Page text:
Wednesday, 2 November 2016

Jimmy Hickey, Poetry in Motion and Knitwits go to Holy Smoke

The Millennium Arch leads to The River Feale

Trees by the bridge


Jimmy Hickey's story continued

The late Mary Doyle with Jimmy Hickey in 1999

One of the many feathers in Jimmy’s cap is that he danced to poetry in The National Concert Hall in Dublin. How did this come about?  Like many things in Jimmy’s life it happened because someone saw him dance and was so impressed, they invited him to a bigger show.

Listowel Writers Week invited Jimmy to give a talk and demonstration on The History of Irish Dance  in 1996 
At the end of the talk Jimmy gave a demonstration of some of the dances and he had dancers on hand to show the steps. He then invited the audience to come and dance with them.  They danced the Patsy Haley.  By the way, The Patsy Haley or Shoe the Donkey is a version of an old European dance called the Versa Vienna.
Jimmy's dancing partner was Welsh poet, Anne Drysdale, and she enjoyed herself so much she wrote a poem commemorating the occasion.

The Leprechaun Dances

The Pure Drop   Listowel May 19 1996

There’s a knowing look on the face of the woman
With the big blonde hair and the succulent bosom
As she reaches deep in the recessed cleft
And hefts her tits to right and left
In the swift deft fishing for a silver string
Whence dangles an amulet, a pretty little thing
In the shape of a perfect tiny man.

“I am a man of Ireland
Of the holy land of Ireland;
You sir; whoso’er ye be
If ye’ve an ounce of charity
I pray to God ye’ll dance with me
In Ireland.”

She draws him forth from her deep dark place
And she wipes the fluff off his fierce little face
He has eyes all lined from winking and grinning,
A head like a hazelnut, black hair thinning,
And a serge suit shining at the pressure points.
Then, whipping the linchpins out of his joints
She sets him dancing on the polished floor.

I am etc.”

Like the ring of a hammer on my hard heart’s door
Is the knocking of his hard little shoes on the floor
High in the sir he twists and prances
While my stomach plummets and my hard heart dances
And the taut serge shines on his dear little bum
As it hovers out of reach like a shrink wrapped plum
And the loose change jiggles in his pocket.

I am etc.”

And now in the night when sleep comes hard
And the old dog howls in the empty yard
I can hear the sound of the dancing man
Like an old tin whistle or a sad bodhrán
And I make him a promise that as soon as can be
I will go to Listowel and I’ll set him free
And I’ll wind him up and he’ll dance for me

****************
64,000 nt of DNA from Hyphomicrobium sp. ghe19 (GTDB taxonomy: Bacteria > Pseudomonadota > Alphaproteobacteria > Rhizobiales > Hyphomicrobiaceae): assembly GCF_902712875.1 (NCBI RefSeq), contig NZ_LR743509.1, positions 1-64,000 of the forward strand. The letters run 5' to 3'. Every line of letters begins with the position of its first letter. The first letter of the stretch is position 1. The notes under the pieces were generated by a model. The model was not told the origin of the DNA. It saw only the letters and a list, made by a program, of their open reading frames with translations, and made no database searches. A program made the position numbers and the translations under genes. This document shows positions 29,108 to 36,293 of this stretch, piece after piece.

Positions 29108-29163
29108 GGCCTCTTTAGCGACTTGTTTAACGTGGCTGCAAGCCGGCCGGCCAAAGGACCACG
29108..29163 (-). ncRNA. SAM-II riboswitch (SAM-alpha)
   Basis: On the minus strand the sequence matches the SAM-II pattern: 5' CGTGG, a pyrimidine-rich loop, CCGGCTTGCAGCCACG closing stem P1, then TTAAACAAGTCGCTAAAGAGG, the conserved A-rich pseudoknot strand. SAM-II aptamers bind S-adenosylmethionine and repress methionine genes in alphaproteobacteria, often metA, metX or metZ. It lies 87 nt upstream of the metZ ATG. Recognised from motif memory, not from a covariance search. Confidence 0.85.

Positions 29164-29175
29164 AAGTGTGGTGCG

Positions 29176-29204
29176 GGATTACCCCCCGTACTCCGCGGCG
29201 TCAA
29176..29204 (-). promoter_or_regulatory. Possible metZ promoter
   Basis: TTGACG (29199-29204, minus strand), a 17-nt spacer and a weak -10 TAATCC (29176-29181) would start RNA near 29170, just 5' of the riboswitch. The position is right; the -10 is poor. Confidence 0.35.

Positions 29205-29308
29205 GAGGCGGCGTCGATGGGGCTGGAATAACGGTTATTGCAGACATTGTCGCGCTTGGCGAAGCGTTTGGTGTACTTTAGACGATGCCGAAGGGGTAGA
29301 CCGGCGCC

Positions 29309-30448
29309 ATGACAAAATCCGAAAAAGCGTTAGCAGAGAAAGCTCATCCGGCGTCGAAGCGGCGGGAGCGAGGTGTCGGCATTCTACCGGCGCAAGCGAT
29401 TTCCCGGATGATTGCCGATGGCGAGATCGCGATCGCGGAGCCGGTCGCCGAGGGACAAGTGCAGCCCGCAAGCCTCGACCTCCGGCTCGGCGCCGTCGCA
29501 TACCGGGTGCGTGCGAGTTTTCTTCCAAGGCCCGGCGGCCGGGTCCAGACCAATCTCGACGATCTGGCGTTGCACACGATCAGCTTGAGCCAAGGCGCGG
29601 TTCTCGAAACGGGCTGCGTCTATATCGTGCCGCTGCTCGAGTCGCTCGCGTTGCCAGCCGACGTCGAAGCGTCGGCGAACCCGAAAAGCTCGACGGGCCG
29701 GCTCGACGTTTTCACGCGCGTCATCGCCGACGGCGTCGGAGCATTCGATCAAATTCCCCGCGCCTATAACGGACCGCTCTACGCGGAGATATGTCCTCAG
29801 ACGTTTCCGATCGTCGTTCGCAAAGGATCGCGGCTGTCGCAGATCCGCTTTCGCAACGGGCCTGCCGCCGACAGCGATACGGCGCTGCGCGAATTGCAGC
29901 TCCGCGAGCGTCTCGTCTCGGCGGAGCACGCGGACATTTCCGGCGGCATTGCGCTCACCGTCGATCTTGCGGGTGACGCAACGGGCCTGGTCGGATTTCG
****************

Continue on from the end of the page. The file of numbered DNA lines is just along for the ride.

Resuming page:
For I’ve seen the place where he keeps his key…

And I’ll remember it for as long as I live!

Anne Drysdale

Another lady who was present was Anne Hartigan, poet. She admired Jimmy’s dancing and proposed that he compose a dance to which she would write a poem. The dance and the poem were composed and Jimmy and Anne practiced it in Ballygrennan, with Jimmy dancing on an old half door.
“My feet were the music to her poetry.”

Later that year the Kerryman’s association in Dublin were organizing a big £100 a ticket fundraiser. They asked Jimmy and Anne to perform their unique dance to poetry. There were 1,000 people in attendance and Dan Collins was the M.C. The audience were spellbound by the rhythmic taps of the dancer to the cadence of Anne Hartigan’s poem, What Way the Wind Blows which Jimmy choreographed in jig time and Little Lord of Death which he danced in reel time. Jimmy wrote out the steps in the old Gaelic notation of seimhiús and síne fades. 

This unique performance was greatly appreciated by the audience.
As far as Jimmy knows this has never been done before or since.


Listowel Knitwits at Holy Smoke

It's Friday October 22 2016 and Listowel Knitwits are on tour. The party included shopping, an overnight stay in the Silver Springs hotel and the highlight, a meal in Cork's most talked about new restaurant, Holy Smoke.

 Holy Smoke is the Cork restaurant where chef, John Relihan of Duagh, Allos and Barbacoa is now delighting palates. I met him by chance on Patrick Street as he was returning to his kitchen with produce fresh from Cork's famous English Market.

 The restaurant is not easy to find. All the young folks know it though as it is situated in a complex with a popular bar and club.

This is the entrance to the complex. Holy Smoke is round the corner in Little Hanover Street.

This is the gang at the door. We were a little older than most of the other clientele. The restaurant specialises in good value meat dishes cooked "low and slow" accompanied by slaws and salads.

One of our Knitwits has a special relationship with John Relihan. Helen OConnor is John's godmother. Little did she think when he was a pageboy at her wedding that one day she would dine in his restaurant when he was a celebrity chef.

I apologise for the poor quality of the photographs. The lighting was not designed with photographers in mind. The gang had a great night and a great meal and we all enjoyed the V.I.P. treatment.


A Pig and A Nun Walked into a Bar.....

My niece Christine won the prize for best costume at her boyfriend, Andrew's, Halloween party at the weekend.

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